Complaints spike as taxpayers' watchdog to review CRA handling of locked accounts
Published Thursday, February 25, 2021 4:45AM EST
The Canada Revenue Agency (CRA) headquarters Connaught Building is pictured in Ottawa on Monday, Aug. 17, 2020. THE CANADIAN PRESS/Sean Kilpatrick
OTTAWA -- The federal taxpayers' watchdog says complaints to his office spiked in the hours after he went public with concerns about how the Canada Revenue Agency locked users out of their online accounts.
The accounts were locked just over one week ago when the agency found evidence that an unspecified number of user IDs and passwords might have been stolen in a cyberattack.
It was later found that wasn't the case, but not before notices went out to users of the CRA's online services, who had their accounts locked as a preventive measure.
Taxpayer ombudsperson Francois Boileau says the issue has dominated the number of complaints his office has received, amounting to three-quarters of those filed in 24 hours this week.
Almost a third of people complaining about being locked out of their accounts were facing urgent and dire financial situations that Boileau says his office was trying to help quickly resolve.
Boileau says he believes the CRA didn't initially provide adequate information to affected Canadians, causing widespread concern and confusion.
Worsening the problems was trouble users had reaching the CRA to unlock their accounts or get more information, which has driven complaints to Boileau's office daily since the incident.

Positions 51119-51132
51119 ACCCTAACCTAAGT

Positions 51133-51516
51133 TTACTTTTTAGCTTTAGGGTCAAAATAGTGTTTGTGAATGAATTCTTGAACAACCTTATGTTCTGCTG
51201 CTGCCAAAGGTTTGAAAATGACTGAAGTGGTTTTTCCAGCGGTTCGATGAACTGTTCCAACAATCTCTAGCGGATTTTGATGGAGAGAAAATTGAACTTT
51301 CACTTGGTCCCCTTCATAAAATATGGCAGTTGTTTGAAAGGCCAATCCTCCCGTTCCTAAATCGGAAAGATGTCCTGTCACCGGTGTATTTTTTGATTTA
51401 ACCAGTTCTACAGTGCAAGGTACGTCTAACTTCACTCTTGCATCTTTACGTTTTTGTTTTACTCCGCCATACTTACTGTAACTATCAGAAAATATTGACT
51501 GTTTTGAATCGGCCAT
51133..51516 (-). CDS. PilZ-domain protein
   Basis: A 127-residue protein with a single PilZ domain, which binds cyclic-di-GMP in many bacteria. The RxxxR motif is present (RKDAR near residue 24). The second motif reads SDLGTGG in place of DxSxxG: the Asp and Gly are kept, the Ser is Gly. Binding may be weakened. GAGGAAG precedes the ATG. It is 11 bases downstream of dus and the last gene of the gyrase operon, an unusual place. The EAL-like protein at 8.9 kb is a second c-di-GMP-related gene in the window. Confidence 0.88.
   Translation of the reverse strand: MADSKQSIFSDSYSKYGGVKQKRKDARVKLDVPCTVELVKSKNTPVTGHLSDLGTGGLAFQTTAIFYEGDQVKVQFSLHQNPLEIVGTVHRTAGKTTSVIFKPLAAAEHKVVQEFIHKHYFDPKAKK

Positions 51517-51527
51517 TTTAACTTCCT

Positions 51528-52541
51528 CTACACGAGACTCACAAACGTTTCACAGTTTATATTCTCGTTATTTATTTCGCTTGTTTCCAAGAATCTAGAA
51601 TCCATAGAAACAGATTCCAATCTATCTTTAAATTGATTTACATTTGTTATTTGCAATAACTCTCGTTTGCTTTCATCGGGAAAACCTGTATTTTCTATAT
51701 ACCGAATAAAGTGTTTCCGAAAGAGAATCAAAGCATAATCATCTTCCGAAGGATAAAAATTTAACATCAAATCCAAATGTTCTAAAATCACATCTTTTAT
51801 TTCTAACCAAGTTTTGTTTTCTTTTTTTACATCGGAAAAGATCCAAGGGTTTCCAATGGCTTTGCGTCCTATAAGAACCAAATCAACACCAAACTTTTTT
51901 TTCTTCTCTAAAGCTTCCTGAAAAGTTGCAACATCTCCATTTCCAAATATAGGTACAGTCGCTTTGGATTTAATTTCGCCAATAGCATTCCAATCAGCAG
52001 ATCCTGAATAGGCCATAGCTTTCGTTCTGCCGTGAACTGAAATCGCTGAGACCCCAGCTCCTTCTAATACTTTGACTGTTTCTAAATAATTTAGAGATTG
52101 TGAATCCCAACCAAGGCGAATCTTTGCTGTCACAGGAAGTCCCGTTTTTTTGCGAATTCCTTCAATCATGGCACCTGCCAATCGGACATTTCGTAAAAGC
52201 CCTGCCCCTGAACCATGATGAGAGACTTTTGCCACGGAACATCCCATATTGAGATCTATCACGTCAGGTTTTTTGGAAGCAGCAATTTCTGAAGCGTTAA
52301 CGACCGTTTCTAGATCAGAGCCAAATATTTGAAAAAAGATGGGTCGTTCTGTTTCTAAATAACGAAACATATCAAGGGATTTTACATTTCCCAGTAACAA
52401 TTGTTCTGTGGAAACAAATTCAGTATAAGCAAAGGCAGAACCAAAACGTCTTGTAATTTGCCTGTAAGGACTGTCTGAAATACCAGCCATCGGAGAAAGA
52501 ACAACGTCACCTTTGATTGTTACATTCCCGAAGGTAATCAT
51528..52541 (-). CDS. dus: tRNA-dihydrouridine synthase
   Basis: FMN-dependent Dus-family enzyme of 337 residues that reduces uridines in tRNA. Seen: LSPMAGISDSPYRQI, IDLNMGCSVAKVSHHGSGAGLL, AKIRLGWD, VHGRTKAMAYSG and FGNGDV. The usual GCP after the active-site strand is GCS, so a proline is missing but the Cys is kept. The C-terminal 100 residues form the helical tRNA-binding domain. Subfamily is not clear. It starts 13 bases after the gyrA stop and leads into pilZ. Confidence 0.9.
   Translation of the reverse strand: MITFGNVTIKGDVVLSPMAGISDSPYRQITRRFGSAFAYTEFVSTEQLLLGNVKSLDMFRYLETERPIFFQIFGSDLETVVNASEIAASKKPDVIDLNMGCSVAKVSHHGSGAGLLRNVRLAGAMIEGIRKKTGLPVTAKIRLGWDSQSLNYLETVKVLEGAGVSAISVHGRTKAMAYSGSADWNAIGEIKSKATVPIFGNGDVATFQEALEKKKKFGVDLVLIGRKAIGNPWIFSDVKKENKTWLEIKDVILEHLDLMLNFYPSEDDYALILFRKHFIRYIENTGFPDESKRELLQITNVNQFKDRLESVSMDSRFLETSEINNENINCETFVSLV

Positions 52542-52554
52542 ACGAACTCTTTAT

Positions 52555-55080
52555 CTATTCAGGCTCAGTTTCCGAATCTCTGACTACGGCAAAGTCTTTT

"It's a typical case for me that sometimes the left hand may not know what the right hand is doing," he says.
Boileau says the CRA should have had a clear communications plan ready to roll to avoid sowing confusions and concerns.
Citing people waiting on hold for extended periods, getting disconnected or rerouted to multiple call centre agents, or being directed to an external website, the watchdog says the agency's communications fell short of what Canadians expect.
"They deserve to know what happened. They deserve to know, with clarity ... usefulness and timeliness. And that's something that ought to be at the forefront of every communication with the public," Boileau says.
"Last week, it felt like it was not done in that spirit."
This report by The Canadian Press was first published Feb. 25, 2021.